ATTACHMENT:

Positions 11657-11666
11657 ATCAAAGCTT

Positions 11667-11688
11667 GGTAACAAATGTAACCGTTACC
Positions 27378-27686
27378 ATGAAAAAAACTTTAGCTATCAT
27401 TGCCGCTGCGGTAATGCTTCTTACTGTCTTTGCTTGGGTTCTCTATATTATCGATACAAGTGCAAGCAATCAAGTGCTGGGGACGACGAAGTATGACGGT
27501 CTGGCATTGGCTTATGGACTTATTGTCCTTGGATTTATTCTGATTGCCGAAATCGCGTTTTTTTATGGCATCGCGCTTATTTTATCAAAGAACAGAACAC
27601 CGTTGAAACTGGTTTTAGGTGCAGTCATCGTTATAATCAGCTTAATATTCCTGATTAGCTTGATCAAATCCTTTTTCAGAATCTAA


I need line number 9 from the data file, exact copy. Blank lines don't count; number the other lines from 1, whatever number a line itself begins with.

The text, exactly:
27601 CGTTGAAACTGGTTTTAGGTGCAGTCATCGTTATAATCAGCTTAATATTCCTGATTAGCTTGATCAAATCCTTTTTCAGAATCTAA